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Absolute rather than relative income is a better socioeconomic predictor of chronic obstructive pulmonary disease in Swedish adults

Absolute rather than relative income is a better socioeconomic predictor of chronic obstructive pulmonary disease in Swedish adults

Our aim was to contribute to the question of whether material or psychosocial mechanisms best explain income- related inequalities in COPD risk. It could be argued that OR and DA for absolute income reflect the effects of psychosocial stress and not of material deprivation. The impaired health observed in the poorest groups could be because poor people compare themselves with the rich people, which leads to chronic stress, higher cortisol levels, and increased general susceptibility to diseases, in- cluding COPD. Wilkinson and Picket (2006), for example, argue that it is relative socioeconomic differences between broader groups, such as nations, rather than between neighbourhoods that cause psychosocial stress. Since the psychosocial stress is presumably present across all soci- etal strata, we would have expected a difference in inci- dence between people with similar absolute incomes but different relative incomes if the incidence of COPD would have depended on the psychosocial comparison. As an al- ternative to our main analysis including absolute and rela- tive income in the same model, we performed analyses of the association of SES and COPD in separate models within the five strata of absolute income quintiles. How- ever, relative income did not show a consistent gradient within any of the absolute income quintiles.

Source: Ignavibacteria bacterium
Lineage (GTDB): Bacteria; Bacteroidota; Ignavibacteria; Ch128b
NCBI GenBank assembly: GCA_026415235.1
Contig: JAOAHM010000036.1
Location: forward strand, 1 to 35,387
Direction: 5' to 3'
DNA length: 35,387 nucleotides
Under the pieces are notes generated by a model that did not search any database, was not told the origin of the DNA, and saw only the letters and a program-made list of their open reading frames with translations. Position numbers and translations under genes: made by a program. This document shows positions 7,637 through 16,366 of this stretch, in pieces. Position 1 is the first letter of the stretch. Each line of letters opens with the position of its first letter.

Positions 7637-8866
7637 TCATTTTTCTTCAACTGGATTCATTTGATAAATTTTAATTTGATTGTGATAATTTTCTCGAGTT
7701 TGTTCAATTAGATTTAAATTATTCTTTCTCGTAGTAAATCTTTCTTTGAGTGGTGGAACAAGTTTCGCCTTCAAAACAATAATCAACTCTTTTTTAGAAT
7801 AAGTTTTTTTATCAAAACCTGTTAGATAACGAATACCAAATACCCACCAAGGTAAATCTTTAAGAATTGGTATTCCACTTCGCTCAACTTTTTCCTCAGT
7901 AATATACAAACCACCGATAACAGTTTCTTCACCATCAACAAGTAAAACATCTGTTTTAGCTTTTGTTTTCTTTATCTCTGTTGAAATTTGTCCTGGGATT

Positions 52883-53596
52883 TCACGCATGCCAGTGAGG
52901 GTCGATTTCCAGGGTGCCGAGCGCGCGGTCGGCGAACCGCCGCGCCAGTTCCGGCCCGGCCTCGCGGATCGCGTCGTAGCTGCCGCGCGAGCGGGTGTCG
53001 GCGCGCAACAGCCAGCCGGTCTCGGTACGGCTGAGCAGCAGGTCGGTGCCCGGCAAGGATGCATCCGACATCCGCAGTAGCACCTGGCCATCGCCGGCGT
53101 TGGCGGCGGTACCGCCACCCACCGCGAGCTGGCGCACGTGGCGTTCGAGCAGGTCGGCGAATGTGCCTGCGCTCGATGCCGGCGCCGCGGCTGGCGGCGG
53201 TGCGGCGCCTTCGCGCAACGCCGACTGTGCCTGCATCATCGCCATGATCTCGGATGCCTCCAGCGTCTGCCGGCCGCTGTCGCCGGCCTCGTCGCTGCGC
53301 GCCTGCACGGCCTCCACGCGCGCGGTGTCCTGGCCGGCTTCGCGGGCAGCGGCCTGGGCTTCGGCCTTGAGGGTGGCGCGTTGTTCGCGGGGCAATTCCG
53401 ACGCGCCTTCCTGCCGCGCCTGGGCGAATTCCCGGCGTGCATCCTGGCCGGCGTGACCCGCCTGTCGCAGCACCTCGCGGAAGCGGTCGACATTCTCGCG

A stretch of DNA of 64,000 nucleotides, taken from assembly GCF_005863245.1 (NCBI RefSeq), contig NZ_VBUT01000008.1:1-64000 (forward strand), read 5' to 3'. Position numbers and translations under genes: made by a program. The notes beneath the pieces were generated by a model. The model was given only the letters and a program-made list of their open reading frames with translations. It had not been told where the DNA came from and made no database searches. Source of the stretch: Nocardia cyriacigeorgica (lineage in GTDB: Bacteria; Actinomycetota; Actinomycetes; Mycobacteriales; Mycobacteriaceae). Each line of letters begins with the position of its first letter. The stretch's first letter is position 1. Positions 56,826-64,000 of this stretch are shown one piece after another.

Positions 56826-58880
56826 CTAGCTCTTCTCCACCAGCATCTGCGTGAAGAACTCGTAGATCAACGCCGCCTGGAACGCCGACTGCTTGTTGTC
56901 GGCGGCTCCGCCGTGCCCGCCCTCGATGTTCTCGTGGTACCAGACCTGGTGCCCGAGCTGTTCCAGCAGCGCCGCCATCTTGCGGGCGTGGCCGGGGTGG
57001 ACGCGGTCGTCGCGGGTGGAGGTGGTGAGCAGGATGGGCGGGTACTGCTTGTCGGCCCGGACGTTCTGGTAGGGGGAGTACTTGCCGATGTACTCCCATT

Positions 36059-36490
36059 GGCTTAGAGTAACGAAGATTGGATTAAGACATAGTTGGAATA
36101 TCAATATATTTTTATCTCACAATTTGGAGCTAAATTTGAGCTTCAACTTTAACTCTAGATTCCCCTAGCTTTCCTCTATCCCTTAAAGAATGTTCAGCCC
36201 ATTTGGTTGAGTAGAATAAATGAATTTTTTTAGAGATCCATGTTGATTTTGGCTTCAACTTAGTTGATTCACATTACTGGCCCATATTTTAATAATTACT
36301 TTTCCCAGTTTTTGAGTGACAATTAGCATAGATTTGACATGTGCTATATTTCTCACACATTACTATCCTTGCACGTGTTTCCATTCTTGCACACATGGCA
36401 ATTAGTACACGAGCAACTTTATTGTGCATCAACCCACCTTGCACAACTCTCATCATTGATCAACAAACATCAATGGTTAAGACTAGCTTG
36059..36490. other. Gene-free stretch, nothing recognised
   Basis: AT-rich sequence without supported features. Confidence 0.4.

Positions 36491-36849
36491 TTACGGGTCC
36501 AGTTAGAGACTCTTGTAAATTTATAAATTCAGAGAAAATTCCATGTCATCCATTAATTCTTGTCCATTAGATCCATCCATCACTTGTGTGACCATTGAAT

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Estimation of relative intensity and relative finality of fBm

Estimation of relative intensity and relative finality of fBm

This notebook is based on the one called fBmShiftTransformation10b.nb, which was in turn based on animate/animate3.nb. Section 1 includes basic definitions, Section 2 defines a function which estimates exit probability, for a process with a given down-crossing, by simulation. Section 3 then estimates the last exit density, which is carried out in detail for the cases H=0.75, 0.5, 0.85, and 0.35. Relative finality is found by fitting to the simulations, and this is then used to estimate the last exit density.

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Poverty reduction efforts in Nigeria 1996 – 2004: a micro level analysis of the relative importance of income growth and redistribution

Poverty reduction efforts in Nigeria 1996 – 2004: a micro level analysis of the relative importance of income growth and redistribution

Where q is the number of individuals classified as poor (that is, for whom y i  z ), and  is a non negative parameter reflecting the weight placed on the depth of poverty. In descriptive terms, P is the headcount index, which gives the proportion 0 of the population whose incomes fall below the poverty line z. P is the poverty gap 1 index, measures the average income shortfall in meeting the poverty line. The squared poverty gap index P 2 is the sum of the proportionate poverty gaps weighted by themselves, and is thus more sensitive to the income changes of poorer individuals. For this study we used the absolute poverty line computed by the National Bureau for statistics estimated at N30128 per capita per annum or N82.54 per capita per day. To assess the character of growth over the period, that is, if growth was pro-poor or anti-poor the growth incidence curve was employed which plots the annual growth rate in each percentile p ranging from 0 to 1 of the distribution of per capita expenditure.
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Multivariate Granger Causality and the Dynamic Relationship between Health Care Spending, Income and Relative Price of Health Care in Malaysia

Multivariate Granger Causality and the Dynamic Relationship between Health Care Spending, Income and Relative Price of Health Care in Malaysia